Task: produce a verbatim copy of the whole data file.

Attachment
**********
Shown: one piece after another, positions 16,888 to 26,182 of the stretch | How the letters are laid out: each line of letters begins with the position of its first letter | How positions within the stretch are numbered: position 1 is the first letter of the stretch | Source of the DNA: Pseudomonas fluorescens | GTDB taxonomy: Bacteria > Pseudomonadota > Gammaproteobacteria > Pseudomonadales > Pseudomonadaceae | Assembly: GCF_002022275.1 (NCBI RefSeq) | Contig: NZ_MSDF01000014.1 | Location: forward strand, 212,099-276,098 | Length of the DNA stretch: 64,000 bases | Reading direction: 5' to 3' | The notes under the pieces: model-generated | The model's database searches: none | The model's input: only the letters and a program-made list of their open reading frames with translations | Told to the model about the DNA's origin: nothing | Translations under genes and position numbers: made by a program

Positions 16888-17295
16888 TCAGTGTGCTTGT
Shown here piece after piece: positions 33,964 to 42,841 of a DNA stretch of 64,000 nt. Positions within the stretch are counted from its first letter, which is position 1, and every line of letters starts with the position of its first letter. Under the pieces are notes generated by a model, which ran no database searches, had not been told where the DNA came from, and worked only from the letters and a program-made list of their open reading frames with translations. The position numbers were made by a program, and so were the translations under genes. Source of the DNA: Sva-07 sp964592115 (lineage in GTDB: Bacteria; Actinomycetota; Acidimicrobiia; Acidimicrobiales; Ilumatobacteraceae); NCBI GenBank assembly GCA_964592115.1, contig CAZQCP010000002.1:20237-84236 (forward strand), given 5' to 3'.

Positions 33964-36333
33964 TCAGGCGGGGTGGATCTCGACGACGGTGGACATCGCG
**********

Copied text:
Shown: one piece after another, positions 16,888 to 26,182 of the stretch | How the letters are laid out: each line of letters begins with the position of its first letter | How positions within the stretch are numbered: position 1 is the first letter of the stretch | Source of the DNA: Pseudomonas fluorescens | GTDB taxonomy: Bacteria > Pseudomonadota > Gammaproteobacteria > Pseudomonadales > Pseudomonadaceae | Assembly: GCF_002022275.1 (NCBI RefSeq) | Contig: NZ_MSDF01000014.1 | Location: forward strand, 212,099-276,098 | Length of the DNA stretch: 64,000 bases | Reading direction: 5' to 3' | The notes under the pieces: model-generated | The model's database searches: none | The model's input: only the letters and a program-made list of their open reading frames with translations | Told to the model about the DNA's origin: nothing | Translations under genes and position numbers: made by a program

Positions 16888-17295
16888 TCAGTGTGCTTGT
Shown here piece after piece: positions 33,964 to 42,841 of a DNA stretch of 64,000 nt. Positions within the stretch are counted from its first letter, which is position 1, and every line of letters starts with the position of its first letter. Under the pieces are notes generated by a model, which ran no database searches, had not been told where the DNA came from, and worked only from the letters and a program-made list of their open reading frames with translations. The position numbers were made by a program, and so were the translations under genes. Source of the DNA: Sva-07 sp964592115 (lineage in GTDB: Bacteria; Actinomycetota; Acidimicrobiia; Acidimicrobiales; Ilumatobacteraceae); NCBI GenBank assembly GCA_964592115.1, contig CAZQCP010000002.1:20237-84236 (forward strand), given 5' to 3'.

Positions 33964-36333
33964 TCAGGCGGGGTGGATCTCGACGACGGTGGACATCGCG